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"Pouring Jewish Water into Fascist Wine"

Untold Stories of (Catholic) Jews from the Archive of Mussolini’s Jesuit Pietro Tacchi Venturi. Volume II

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Robert Aleksander Maryks

The aim of the second part of the project on the impact of the racial laws under the Mussolini regime is to offer the reader a critical edition and an English translation of 139 letters that were exchanged between the victims of those laws (and their relatives and friends) and the Jesuit Pietro Tacchi Venturi (1861–1956) who interceded with the Fascist government in order to circumvent or alleviate various provisions of the 1938 anti-Jewish legislation.
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Akim Volynsky

A Hidden Russian-Jewish Prophet

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Helen Tolstoy

In Akim Volynsky: A Hidden Russian-Jewish Prophet Helen Tolstoy goes far beyond the accepted image of Akim Volynsky as a controversial literary critic of the 1890s who ran the first journal of Russian Symbolists, promoted philosophic idealism and proposed the first modernist reading of Dostoevsky. This book, through the study of periodicals and archive materials, offers a new view of Volynsky as a champion of Symbolist theater, supporter of Jewish playwrights, an ardent partisan of Habima theater and finally, a theoretician of Jewish theater. Throughout his life, Volynsky was a seeker of a Jewish-Christian synthesis, both religious and moral. His grand universalist view made him the first to see the true value of leading Russian writers – his contemporaries Tolstoy and Dostoevsky.
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Argentine Jews in the Age of Revolt

Between the New World and the Third World

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Beatrice D. Gurwitz

Argentine Jews in the Age of Revolt traces the ongoing efforts among Argentine Jews to rethink the Argentine nation, Jewish membership in it, and the nature of Jewishness itself from 1955 to 1983. Beginning with the celebrations around the supposed triumph of the “liberal nation” after the overthrow of Juan Perón, this study examines Jewish activists’ discourse through years of rapid transitions between civil and military rule, massive social protest, escalating violence, and finally the brutal military dictatorship of 1976 to1983. It argues that these were crucial years in which Jewish activists forcefully discarded previous understandings of the nation and pioneered novel definitions of Jewishness and Zionism designed to resonate in a Latin America upended by revolutionary ferment.
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Walter Homolka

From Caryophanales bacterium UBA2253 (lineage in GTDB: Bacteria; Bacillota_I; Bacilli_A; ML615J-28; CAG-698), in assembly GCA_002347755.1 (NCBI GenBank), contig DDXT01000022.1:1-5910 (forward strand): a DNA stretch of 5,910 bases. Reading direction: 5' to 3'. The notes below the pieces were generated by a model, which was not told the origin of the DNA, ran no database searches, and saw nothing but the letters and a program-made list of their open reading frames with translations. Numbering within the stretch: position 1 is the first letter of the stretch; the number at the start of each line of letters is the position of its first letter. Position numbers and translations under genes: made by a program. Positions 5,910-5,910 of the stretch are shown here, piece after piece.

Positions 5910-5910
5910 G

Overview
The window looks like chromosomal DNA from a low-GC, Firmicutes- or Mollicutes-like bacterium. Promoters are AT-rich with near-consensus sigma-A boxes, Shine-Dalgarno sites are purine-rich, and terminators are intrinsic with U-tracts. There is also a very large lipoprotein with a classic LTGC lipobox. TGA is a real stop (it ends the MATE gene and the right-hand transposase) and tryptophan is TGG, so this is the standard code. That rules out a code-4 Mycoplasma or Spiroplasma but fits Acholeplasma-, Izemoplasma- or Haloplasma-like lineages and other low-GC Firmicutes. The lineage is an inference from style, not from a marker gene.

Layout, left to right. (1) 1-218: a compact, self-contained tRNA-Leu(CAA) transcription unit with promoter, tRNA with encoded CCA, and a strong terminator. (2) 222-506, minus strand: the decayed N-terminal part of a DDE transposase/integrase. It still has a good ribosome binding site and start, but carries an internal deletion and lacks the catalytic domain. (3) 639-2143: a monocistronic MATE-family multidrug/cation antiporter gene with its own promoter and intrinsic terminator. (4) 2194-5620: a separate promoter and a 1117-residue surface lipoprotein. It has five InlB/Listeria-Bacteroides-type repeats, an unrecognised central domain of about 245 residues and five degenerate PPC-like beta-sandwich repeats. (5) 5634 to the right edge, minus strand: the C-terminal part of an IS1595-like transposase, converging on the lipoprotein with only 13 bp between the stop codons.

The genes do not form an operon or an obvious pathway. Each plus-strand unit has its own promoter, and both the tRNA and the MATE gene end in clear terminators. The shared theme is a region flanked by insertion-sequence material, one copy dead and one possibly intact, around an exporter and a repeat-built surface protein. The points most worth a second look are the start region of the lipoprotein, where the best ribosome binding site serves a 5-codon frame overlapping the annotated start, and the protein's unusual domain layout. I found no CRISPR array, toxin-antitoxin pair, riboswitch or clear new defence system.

Historical Jesus research, Jewish or Christian, is marked by the search for origins and authenticity. The various Quests for the Historical Jesus contributed to a crisis of identity within Western Christianity. The result was a move “back to the Jewish roots!”
For Jewish scholars it was a means to position Jewry within a dominantly Christian culture. As a consequence, Jews now feel more at ease to relate to Jesus as a Jew.
For Walter Homolka the Christian challenge now is to formulate a new Christology: between a Christian exclusivism that denies the universality of God, and a pluralism that endangers the specificity of the Christian understanding of God and the uniqueness of religious traditions, including that of Christianity.
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The Dispersion

A History of the Word Diaspora

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Stéphane Dufoix

Winner of the 2017 Choice Outstanding Academic Title Award

In The Dispersion, Stéphane Dufoix skillfully traces how the word “diaspora”, first coined in the third century BCE, has, over the past three decades, developed into a contemporary concept often considered to be ideally suited to grasping the complexities of our current world. Spanning two millennia, from the Septuagint to the emergence of Zionism, from early Christianity to the Moravians, from slavery to the defence of the Black cause, from its first scholarly uses to academic ubiquity, from the early negative connotations of the term to its contemporary apotheosis, Stéphane Dufoix explores the historical socio-semantics of a word that, perhaps paradoxically, has entered the vernacular while remaining poorly understood.
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Edited by Joachim Yeshaya and Elisabeth Hollender